Perhaps sensing some disappointed buyers, Lars Moravy, Tesla's Vice President of Vehicle Engineering added, "(I'd) like just to emphasize on that, we've started installation of all the production equipment here in Giga Texas, castings, general assembly, body shops. We built all our beta vehicles, some more coming still in the next month, but as you said, the ramp will really come 2024."

The Cybertruck Will be Elon's Next Car

Cybertruck was originally announced in 2019 at the memorable event that included the unbreakable armor glass smashing. Musk was wearing the smashed glass Cybertruck t-shirt while taking questions from investors. While the wait continues, he is adamant that it will be worth it, "So it's an incredible product. I can't wait to drive it personally. It will be the car that I drive every day… it's just one of those products that only comes along once in a while, and it's really special."

The original release deadline was set for 2021. However, the production date has been delayed due to unforeseen circumstances, like a global pandemic. Nevertheless, it is a positive sign that beta vehicles have been produced. Images of what appears to be a Cybertruck were leaked a few months ago.

Recently, chief designer Franz von Holzhausen did confirm that the Cybertruck was ready for production, but it's a work in progress. Every Tesla beta product gets thoroughly examined and meticulously reviewed before the next step. But at least it's a step in the right direction.

A Look at Tesla's 2022 Numbers and Record Quarter

By Gabe Rodriguez Morrison
Tesla set new records in production and deliveries while beating analyst expectations.
Tesla set new records in production and deliveries while beating analyst expectations.
Statista

Tesla published their Q4 2022 and full-year financial results, setting new records in production and deliveries while beating analyst expectations. Tesla’s annual profit rose to $12.6 billion in 2022, from $5.5 billion in 2021. Annual revenue rose to $81.5 billion, from $53.8 billion the year prior. Tesla reported fourth-quarter revenue of $24.32 billion beating analysts' $24.07 billion estimate. The automaker also reported earnings per share of $1.19 beating analysts' $1.12 estimate.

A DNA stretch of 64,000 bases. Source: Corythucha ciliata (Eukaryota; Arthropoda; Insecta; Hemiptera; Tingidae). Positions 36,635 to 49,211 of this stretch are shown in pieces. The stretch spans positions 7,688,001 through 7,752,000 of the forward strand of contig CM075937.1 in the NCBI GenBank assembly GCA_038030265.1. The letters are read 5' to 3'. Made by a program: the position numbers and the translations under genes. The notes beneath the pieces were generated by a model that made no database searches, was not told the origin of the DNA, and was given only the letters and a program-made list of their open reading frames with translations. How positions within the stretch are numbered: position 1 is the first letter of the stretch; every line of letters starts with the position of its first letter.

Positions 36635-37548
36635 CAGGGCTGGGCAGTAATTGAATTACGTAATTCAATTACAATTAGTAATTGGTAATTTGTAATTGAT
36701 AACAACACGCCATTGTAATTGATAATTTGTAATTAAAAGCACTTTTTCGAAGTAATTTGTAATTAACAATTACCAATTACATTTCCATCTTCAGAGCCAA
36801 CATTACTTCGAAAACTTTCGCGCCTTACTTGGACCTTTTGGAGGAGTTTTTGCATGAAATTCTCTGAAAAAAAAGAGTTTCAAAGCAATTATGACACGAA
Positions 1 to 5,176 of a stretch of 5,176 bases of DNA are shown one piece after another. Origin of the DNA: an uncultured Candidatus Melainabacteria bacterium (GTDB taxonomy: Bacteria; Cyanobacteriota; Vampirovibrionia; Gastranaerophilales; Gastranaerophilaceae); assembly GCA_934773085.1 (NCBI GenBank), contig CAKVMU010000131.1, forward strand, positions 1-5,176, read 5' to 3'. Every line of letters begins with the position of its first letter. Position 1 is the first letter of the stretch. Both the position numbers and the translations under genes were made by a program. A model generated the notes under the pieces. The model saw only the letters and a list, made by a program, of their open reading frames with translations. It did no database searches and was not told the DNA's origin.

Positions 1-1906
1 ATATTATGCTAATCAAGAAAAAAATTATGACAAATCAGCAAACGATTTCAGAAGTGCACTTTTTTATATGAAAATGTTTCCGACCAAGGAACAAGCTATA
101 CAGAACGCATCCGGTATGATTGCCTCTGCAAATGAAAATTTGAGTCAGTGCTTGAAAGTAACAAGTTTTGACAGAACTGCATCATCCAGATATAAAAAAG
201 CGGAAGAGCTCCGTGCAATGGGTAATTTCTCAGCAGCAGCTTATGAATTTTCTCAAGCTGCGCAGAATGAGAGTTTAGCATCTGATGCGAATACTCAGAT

Tesla’s stock rose more than 5% in after-hours trading following the earnings release and surged more than 10% the next day.

Tesla's Q4 2022 revenue set a new record for the company, up 59% from a year earlier. In addition to automotive revenue of $21.3 billion, Tesla recognized $324 million of deferred revenue from the company’s driver assistance systems.

FSD Beta Numbers

Tesla reported that 90 million miles have now been driven with FSD Beta, up from 58 million miles in the previous quarter. The company also confirmed that they have about 400,000 FSD Beta users in North America, a sizeable increase since the last report. With such a steep increase in miles driven and FSD Beta becoming widely available in North America, Tesla is making significant progress with its autonomous driving software.

In late 2022 and into this year, Tesla began cutting prices on its cars globally. Elon spoke about how recent price cuts have fueled a surge in demand for Tesla: “Thus far in January we’ve seen the strongest orders year-to-date than ever in our history. We’re currently seeing orders of almost twice the rate of production.” He added: “These price changes really make a difference for the average consumer.” Tesla acknowledges that average sales prices have to decrease over time because affordability is part of Tesla's mission to grow into a company that sells multiple millions of cars annually.

Price cuts will impact profitability, but margins should remain healthy, Tesla CFO Zach Kirkhorn affirmed. Tesla has wider operating margins than the industry average, which allows them to make such price cuts.

Elon issued an uncertain forecast for 2023, saying Tesla planned on 1.8 million vehicles for the year without specifying whether that was a target for production or deliveries. If the company were to deliver 1.8 million vehicles in 2023, that would result in 37% annual growth.